The Murphy lockdown ‘has taken significant toll’ on business, Gov. admits


TRENTON, NJ – Since last March, New Jersey has been one of the most restrictive and locked down states in America. The restaurant industry has taken one of the biggest hits under a restrictive lockdown that has now exceeded one year for the state’s bars, restaurants, and indoor entertainment venues.

Even at 50% capacity, the industry is finding it difficult to recover. The rules in place by Governor Phil Murphy which restrict capacity closed bar service and for a while, restricted hours made it nearly impossible for restaurants to survive unless they were able to think on their feet and outmaneuver their business through the governor’s lockdown.

Many were able to survive because of creative outdoor dining options last summer, but this winter has been a harsh one for many. Prior to the pandemic, Murphy estimated the state had 19,000 restaurants. That number today is unknown.

“For the past year, our restaurants have fought the good fight, and we know that fight has not been easy,” said Governor Murphy. 

The good fight against Murphy’s lockdowns was with both hands tied behind their backs, blindfolded, and with their feet shackled. This is New Jersey and luckily, people are tough here. It’s going to take more than a wealthy progressive Irish college boy from New England to completely knock us out.

“[The excessive Murphy lockdown] has taken a significant toll on this industry, which so many of us benefit from and enjoy.” Murphy said.

“For the past year, our restaurants have fought the good fight, and we know that fight has not been easy,” said the governor. “This legislation will provide a much-needed lifeline to small business owners, who, through no fault of their own, have been devastated by this [Extended Murphy Lockdown].”

“The [Murphy Lockdown] has been unprecedented health and economic tragedy for everyone, but it is hard to think of a sector that has been hit harder than restaurants. Restaurant owners and their employees have faced previously unimaginable challenges with tenacity and grit that has been inspiring for everyone, but they cannot overcome COVID-19 alone,” said NJEDA Chief Executive Officer Tim Sullivan.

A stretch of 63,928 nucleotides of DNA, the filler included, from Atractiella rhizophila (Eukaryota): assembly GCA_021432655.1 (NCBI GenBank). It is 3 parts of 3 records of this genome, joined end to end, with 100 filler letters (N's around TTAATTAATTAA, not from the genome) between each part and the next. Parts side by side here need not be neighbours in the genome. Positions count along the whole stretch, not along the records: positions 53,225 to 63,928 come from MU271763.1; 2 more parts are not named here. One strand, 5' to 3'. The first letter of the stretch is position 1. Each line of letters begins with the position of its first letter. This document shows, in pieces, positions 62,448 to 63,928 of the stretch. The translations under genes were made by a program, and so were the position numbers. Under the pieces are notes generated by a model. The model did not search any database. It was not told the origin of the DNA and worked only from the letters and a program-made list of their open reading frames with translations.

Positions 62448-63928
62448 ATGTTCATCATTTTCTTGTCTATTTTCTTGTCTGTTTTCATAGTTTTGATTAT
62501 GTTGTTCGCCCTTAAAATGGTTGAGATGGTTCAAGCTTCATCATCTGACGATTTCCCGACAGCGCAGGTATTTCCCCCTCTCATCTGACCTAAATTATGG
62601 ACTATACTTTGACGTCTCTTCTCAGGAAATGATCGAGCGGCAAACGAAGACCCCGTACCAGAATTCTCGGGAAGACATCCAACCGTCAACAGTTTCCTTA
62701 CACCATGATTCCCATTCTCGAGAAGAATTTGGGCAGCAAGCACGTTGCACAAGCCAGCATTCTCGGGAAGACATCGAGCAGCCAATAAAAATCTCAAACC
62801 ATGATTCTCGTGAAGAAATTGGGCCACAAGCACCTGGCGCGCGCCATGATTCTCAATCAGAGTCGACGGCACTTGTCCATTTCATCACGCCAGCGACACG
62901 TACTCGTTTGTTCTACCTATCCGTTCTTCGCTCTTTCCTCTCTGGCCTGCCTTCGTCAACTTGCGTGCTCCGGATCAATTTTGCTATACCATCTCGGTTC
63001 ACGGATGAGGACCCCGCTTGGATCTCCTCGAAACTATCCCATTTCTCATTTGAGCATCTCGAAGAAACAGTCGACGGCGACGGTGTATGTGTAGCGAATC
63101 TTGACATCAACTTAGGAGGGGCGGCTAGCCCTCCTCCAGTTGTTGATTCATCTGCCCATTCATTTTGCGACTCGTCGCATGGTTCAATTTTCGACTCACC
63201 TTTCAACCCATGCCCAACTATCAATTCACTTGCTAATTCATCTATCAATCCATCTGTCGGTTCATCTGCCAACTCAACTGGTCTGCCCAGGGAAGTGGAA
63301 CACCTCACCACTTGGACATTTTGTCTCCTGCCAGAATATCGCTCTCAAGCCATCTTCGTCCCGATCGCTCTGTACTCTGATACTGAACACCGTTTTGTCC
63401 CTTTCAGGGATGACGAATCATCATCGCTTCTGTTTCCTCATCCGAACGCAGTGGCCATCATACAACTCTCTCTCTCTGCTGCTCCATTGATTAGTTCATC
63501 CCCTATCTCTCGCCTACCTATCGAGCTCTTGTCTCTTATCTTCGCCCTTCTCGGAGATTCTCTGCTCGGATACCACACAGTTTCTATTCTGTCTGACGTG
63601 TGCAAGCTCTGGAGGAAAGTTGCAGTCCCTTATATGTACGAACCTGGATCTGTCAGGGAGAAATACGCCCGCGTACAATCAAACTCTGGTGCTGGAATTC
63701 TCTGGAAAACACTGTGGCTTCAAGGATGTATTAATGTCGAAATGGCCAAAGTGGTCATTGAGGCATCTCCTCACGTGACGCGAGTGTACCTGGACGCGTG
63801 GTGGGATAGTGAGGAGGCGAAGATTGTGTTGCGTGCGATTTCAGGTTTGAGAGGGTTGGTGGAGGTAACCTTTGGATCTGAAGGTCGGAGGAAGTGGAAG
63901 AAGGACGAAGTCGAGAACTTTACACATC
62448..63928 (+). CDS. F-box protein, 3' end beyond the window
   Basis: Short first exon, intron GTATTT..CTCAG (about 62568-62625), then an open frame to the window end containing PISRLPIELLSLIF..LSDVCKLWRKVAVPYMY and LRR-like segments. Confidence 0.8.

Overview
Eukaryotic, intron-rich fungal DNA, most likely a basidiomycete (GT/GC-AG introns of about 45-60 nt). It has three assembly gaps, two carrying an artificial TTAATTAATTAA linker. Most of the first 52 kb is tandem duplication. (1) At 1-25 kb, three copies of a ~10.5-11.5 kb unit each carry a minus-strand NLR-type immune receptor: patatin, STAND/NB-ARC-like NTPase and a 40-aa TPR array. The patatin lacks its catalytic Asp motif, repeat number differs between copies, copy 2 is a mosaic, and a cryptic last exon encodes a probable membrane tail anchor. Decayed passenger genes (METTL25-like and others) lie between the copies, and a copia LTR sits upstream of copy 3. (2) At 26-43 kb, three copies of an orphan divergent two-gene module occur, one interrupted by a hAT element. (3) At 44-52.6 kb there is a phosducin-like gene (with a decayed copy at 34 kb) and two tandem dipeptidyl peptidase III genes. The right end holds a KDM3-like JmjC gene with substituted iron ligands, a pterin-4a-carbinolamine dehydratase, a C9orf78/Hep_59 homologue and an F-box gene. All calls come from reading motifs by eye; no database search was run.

“With capacity limitations affecting bars and restaurants, the food and drink industry has been struggling since the start of the pandemic,” said liberal Monmouth County Democrat Vin Gopal. “Many of these smaller restaurants and bars have been fraught with the potential of closing down permanently, which would not only have an effect on the local economies but the job status of many workers within this industry.”

“Mom and pop restaurants and bars have always been keystones in our communities, creating multigenerational traditions and shaping neighborhoods. Sadly, many of these institutions have been forced to close or suffered greatly over the last year [under Murphy’s lockdown],” said Senator Lagana.

Now, coming to the rescue, Gopal and Murphy have announced new small business funding that will amount to about $4,500 per business in aid and relief.

The relief aid will be administered by the New Jersey Economic Development Authority. To date, the NJEDA has distributed more than $250 million in aid to some 55,000 businesses across the state. 

Governor Phil Murphy today signed into law A-5444, which provides $35 million in federal COVID-19 relief aid for restaurants throughout New Jersey.

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